HIV and Obesity Comorbidity Increase Interleukin 6 but Not Soluble CD14 or D-Dimer

Barbara S. Taylor, Kaku So-Armah, Janet P. Tate, Vincent C. Marconi, John R. Koethe, Roger J. Bedimo, Adeel A. Butt, Cynthia L. Gibert, Matthew B. Goetz, Maria C. Rodriguez-Barradas, Julie A. Womack, Mariana Gerschenson, Vincent Lo Re, David Rimland, Michael T. Yin, David Leaf, Russell P. Tracy, Amy C. Justice, Matthew S. Freiberg

Research output: Contribution to journalArticle

Abstract

Objectives: Obesity prevalence among people living with HIV (HIV+) is rising. HIV and obesity are proinflammatory states, but their combined effect on inflammation (measured by interleukin 6, IL-6), altered coagulation (D-dimer), and monocyte activation (soluble CD14, sCD14) is unknown. We hypothesized inflammation increases when obesity and HIV infection co-occur. Methods: The Veterans Aging Cohort Study survey cohort is a prospective, observational study of predominantly male HIV+ veterans and veterans uninfected with HIV; a subset provided blood samples. Inclusion criteria for this analysis were body mass index ≥ 18.5 kg/m2 and biomarker measurement. Dependent variables were IL-6, sCD14, and D-dimer quartiles. Obesity/HIV status was the primary predictor. Unadjusted and adjusted logistic regression models were constructed. Results: Data were analyzed for 1477 HIV+ and 823 uninfected participants. Unadjusted median IL-6 levels were significantly higher and sCD14 levels significantly lower in obese/HIV+ compared with nonobese/uninfected (P <0.01 for both). In adjusted analyses, the odds ratio for increased IL-6 in obese/HIV+ patients was 1.76 (95% confidence interval: 1.18 to 2.47) compared with nonobese/uninfected, and obesity/HIV+ remained associated with lower odds of elevated sCD14. We did not detect a synergistic association of co-occurring HIV and obesity on IL-6 or sCD14 elevation. D-dimer levels did not differ significantly between body mass index/HIV status groups. Conclusions: HIV-obesity comorbidity is associated with elevated IL-6, decreases in sCD14, and no significant difference in D-dimer. These findings are clinically significant, as previous studies associated these biomarkers with mortality. Future studies should assess whether other biomarkers show similar trends and potential mechanisms for unanticipated sCD14 and D-dimer findings.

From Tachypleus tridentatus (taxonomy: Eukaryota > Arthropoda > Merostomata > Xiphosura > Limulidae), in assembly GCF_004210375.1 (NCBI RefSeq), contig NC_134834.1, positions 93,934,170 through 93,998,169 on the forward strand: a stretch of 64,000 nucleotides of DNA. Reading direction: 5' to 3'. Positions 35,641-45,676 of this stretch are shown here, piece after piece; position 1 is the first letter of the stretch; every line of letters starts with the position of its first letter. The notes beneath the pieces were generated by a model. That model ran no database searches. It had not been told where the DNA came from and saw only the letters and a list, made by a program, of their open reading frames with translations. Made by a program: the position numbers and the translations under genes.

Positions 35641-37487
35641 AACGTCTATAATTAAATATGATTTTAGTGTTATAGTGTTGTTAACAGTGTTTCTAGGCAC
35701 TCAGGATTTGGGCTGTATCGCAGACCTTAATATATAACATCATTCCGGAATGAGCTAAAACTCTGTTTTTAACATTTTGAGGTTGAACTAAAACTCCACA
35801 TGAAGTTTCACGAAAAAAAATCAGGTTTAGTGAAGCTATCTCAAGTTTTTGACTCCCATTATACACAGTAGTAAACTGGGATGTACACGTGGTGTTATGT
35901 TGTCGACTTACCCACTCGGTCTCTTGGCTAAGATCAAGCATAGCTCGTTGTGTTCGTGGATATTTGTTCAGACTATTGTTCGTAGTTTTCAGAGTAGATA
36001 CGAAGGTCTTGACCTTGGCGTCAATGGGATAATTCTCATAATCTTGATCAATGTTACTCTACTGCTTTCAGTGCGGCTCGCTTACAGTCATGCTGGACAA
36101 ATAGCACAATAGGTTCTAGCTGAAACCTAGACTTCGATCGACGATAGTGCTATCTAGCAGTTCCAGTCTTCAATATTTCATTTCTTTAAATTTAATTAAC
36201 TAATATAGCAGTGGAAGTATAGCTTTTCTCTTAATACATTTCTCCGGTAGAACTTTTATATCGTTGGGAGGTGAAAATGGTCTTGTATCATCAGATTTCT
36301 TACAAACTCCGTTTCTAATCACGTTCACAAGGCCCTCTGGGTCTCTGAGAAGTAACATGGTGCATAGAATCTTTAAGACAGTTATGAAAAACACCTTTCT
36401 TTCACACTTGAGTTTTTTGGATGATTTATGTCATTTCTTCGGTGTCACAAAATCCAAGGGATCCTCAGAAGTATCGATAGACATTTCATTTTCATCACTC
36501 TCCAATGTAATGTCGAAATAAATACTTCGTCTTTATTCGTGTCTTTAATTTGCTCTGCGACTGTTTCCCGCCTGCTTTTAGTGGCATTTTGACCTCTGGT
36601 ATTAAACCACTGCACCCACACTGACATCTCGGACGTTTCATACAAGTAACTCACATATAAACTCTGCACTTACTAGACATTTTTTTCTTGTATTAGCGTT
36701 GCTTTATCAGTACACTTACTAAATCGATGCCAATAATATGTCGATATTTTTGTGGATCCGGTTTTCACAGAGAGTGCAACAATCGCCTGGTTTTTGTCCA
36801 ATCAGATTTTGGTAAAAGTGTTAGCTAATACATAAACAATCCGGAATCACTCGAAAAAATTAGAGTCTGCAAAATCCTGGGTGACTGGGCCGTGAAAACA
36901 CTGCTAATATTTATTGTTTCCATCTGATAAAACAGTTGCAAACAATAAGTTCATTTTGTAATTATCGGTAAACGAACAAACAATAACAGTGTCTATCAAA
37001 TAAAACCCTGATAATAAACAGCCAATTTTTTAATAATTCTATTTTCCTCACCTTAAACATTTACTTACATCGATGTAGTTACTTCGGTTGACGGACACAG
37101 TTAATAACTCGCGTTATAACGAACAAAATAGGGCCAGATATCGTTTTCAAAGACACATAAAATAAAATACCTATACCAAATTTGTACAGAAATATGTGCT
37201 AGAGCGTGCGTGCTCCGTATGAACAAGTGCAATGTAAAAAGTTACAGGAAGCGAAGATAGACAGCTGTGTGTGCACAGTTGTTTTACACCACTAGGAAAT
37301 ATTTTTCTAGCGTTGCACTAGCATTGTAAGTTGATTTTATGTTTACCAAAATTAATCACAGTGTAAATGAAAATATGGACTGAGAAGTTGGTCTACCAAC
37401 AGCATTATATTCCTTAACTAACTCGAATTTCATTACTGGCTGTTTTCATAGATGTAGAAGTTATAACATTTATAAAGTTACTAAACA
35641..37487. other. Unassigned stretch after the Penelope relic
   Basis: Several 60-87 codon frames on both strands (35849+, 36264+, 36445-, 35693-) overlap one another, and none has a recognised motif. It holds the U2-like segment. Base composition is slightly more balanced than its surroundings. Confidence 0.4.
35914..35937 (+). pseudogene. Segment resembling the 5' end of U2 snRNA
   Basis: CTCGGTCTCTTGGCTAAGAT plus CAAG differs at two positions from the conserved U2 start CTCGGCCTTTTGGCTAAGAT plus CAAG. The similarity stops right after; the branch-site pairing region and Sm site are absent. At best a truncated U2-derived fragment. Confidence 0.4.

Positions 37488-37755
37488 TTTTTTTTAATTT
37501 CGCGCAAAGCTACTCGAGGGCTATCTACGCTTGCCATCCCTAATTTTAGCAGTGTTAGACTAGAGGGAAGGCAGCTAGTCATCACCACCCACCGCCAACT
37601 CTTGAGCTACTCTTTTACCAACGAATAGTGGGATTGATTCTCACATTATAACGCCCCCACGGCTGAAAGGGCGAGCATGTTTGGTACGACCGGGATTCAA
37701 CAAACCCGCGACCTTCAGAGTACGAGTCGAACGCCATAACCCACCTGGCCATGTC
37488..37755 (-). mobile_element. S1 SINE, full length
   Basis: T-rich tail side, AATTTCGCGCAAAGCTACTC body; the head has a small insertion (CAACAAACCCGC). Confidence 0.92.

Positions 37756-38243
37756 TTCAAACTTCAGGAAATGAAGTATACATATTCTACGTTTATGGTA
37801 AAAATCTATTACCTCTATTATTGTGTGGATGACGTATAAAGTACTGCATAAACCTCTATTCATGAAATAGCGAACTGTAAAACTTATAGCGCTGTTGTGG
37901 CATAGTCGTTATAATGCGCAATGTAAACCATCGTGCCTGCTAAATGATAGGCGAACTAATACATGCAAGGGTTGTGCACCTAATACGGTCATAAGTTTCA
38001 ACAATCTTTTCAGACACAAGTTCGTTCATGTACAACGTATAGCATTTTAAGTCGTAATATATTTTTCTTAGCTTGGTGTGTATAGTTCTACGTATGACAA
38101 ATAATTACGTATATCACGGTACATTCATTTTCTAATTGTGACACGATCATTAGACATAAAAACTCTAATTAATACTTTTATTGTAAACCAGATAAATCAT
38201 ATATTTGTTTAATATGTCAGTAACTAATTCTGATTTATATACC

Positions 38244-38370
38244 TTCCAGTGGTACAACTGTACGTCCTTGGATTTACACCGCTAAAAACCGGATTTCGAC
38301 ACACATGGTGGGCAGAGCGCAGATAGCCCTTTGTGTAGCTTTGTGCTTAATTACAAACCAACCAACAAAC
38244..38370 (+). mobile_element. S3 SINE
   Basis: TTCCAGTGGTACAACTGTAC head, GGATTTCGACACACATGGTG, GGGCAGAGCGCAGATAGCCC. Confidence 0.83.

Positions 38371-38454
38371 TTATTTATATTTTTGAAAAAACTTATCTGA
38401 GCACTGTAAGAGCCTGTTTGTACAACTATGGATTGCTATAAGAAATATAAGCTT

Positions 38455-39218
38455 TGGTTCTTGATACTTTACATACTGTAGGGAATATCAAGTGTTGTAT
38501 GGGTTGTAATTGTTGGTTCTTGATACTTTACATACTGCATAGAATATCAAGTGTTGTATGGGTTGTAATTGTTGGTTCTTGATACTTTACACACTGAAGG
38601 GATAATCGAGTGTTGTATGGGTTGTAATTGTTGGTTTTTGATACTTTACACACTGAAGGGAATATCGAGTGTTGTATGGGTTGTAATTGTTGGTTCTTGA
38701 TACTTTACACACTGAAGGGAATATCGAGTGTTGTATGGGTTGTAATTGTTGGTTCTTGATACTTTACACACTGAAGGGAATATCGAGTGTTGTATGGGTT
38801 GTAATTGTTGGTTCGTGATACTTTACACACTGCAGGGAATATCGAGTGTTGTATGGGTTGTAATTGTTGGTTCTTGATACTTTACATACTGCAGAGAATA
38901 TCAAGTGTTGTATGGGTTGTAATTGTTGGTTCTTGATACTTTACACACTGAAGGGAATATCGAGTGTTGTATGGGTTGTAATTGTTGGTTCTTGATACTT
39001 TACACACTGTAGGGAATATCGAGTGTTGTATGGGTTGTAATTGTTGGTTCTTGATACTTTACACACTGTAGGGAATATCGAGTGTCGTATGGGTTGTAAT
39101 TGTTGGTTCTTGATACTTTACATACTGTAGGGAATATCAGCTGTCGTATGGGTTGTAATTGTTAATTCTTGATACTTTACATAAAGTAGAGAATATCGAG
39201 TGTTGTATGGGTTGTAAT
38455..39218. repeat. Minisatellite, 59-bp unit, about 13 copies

Original languageEnglish (US)
Pages (from-to)500-508
Number of pages9
JournalJournal of Acquired Immune Deficiency Syndromes
Volume75
Issue number5
DOIs
StatePublished - Aug 15 2017

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Keywords

  • coagulation
  • HIV
  • inflammation
  • monocyte activation
  • obesity
  • VACS

ASJC Scopus subject areas

  • Pharmacology (medical)
  • Infectious Diseases

Cite this

Taylor, B. S., So-Armah, K., Tate, J. P., Marconi, V. C., Koethe, J. R., Bedimo, R. J., Butt, A. A., Gibert, C. L., Goetz, M. B., Rodriguez-Barradas, M. C., Womack, J. A., Gerschenson, M., Lo Re, V., Rimland, D., Yin, M. T., Leaf, D., Tracy, R. P., Justice, A. C., & Freiberg, M. S. (2017). HIV and Obesity Comorbidity Increase Interleukin 6 but Not Soluble CD14 or D-Dimer. Journal of Acquired Immune Deficiency Syndromes, 75(5), 500-508. https://doi.org/10.1097/QAI.0000000000001444